(This post first appeared on the Go Free Range blog.)

At first glance, the idea of assigning tasks at random may seem a little crazy, and perhaps even a bit scary. Why would you even try it?

To understand why, we need to look at some of the common, counter-productive behaviours that you can find in any team.

Comfort zone

In any self-organising group engaged in a common enterprise, there's often a tendency for people to take on the tasks they're most familiar with.

We might be making a conscious decision to choose the task on which we think we can be most productive. Or we might unconsciously just be trying to stay within our own personal comfort zone.

Lowest common denominator

Less desirable tasks are often left to the person who has the lowest tolerance for the consequences of the task remaining un-done. Or worse, these tasks are left un-done.

A classic example of this is what happens to the washing up in a student house where the dirty dishes accumulate until someone's personal mess threshold is reached. Often it's the same person who ends up doing the washing up time and time again.

Assignment bias

Even with a manager assigning tasks, there's a big temptation to assign tasks to the person whose skills best match the task at hand; or the person who is most reliable or fast at completing tasks.

However, whatever the strategy, there's often a systematic bias such that particular individuals are more likely to end up with particular types of work. While this works well in many contexts, I think it's worth being aware of some of the consequences of this bias.

Bus number

The more specialised each member of a team becomes, the less incentive there is for them to share knowledge about the their area of expertise, because nobody else needs to know. This can lead to a team which is dependent on specific people to perform specific tasks. And then if someone is away or leaves unexpectedly, the group can be stuck up the proverbial creek without a paddle.

The eXtreme Programming community talks about a team's Bus Number, the number of team members who have to get hit by a bus to lose some important skill or information from the team. The higher the Bus Number, the more resilient the team.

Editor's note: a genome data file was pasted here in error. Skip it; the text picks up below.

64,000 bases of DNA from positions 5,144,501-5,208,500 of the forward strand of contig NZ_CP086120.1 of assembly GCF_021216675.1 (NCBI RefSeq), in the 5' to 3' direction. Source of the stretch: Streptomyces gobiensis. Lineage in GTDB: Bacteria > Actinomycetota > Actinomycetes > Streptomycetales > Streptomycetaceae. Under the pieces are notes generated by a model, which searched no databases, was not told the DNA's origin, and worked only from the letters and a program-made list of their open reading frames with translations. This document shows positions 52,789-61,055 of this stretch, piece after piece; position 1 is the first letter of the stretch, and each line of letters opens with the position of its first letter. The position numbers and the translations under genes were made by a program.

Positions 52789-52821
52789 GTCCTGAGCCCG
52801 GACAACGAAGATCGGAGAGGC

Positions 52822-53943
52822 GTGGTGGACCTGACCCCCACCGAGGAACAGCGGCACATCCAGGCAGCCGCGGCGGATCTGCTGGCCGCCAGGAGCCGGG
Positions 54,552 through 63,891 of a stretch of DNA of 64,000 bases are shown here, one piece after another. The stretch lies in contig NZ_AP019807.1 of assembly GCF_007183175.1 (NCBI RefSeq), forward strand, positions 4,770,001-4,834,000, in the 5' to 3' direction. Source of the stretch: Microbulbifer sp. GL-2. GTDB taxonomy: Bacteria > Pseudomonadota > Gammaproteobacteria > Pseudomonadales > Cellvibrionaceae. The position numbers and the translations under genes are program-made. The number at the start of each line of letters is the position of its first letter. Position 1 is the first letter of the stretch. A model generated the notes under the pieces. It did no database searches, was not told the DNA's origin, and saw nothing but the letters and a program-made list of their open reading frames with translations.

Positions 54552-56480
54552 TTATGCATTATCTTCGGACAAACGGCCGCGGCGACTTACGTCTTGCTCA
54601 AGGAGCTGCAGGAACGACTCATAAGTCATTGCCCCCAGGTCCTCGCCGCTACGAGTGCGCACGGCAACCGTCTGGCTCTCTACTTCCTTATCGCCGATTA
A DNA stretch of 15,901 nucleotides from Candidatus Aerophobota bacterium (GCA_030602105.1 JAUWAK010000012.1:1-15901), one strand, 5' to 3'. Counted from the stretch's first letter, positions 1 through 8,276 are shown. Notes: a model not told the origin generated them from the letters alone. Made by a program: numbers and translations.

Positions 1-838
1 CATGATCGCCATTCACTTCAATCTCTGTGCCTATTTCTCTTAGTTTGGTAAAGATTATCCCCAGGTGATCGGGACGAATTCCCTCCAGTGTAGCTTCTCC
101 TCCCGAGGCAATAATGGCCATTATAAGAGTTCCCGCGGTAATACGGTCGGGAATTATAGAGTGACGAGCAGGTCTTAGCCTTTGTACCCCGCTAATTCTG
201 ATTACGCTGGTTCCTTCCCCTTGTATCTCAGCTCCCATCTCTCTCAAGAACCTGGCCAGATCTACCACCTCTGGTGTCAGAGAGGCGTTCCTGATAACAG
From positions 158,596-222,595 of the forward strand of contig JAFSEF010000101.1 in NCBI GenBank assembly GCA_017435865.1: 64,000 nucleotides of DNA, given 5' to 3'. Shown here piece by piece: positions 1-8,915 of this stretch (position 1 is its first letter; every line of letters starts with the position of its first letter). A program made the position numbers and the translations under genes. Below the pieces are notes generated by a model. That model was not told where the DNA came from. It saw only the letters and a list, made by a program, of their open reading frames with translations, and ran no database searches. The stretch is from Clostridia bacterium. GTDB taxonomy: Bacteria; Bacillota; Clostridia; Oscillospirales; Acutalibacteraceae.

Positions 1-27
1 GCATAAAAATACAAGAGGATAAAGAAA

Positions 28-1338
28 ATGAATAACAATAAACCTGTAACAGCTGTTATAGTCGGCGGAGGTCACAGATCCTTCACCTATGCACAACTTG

Local optimisation

Any kind of assignment bias can lead to an unequal burden being placed on members of the team and this can lead to a feeling of unfairness, a sense of injustice. Clearly this is not a healthy situation for a group that wants to remain functional and cohesive.

So while it may seem like the most effective thing to do is to pick up the task which you think best suits you, this is really just a short-term local optimisation. It's likely that to optimise the operation of the group as whole over the long term, you should pick up a task which you don't know much about or which you typically find difficult.

So how can we avoid these problems?

Embracing chaos

At Free Range, all four of us would describe ourselves as software developers, but we have a company to run and there are many non-software tasks to be done e.g. talking to prospective clients, reading NDAs, negotiating contracts, submitting invoices, keeping the books, paying bills, cleaning the office, watering the plants, and mulling the wine.

Some time ago we realised we could encourage each other to take equal responsibility for operation of the company by injecting an element of randomness into task assignment. And thus Harmonia was born. Harmonia is an application which automatically distributes tasks to members of a team randomly, but fairly. This way we spread knowledge across the team and reduce the chances of any one person shouldering too much of the burden.

Getting started

If you're interested in giving it a go, sign up to Harmonia and invite your colleagues to your team. Pick one or two tasks that need to be carried out regularly and add them to Harmonia.

Don't worry if the task descriptions are not yet well-defined; you can always add a note to the task description to say that whoever is first assigned should expand the description to document what needs doing for the next person.

It's worth making it clear to your colleagues that just because you've been assigned a task doesn't mean you have to do it all on your own; it just means you are responsible for making sure it gets done and for improving the description for the next person.

Still not convinced?

You may be sceptical that this applies to you and your organisation, but we believe that it has many more applications than you might first think. If you're still not sure, we'd love to hear about your thoughts or reservations. Please leave a comment below or drop us an email.

And remember, chaos is your friend!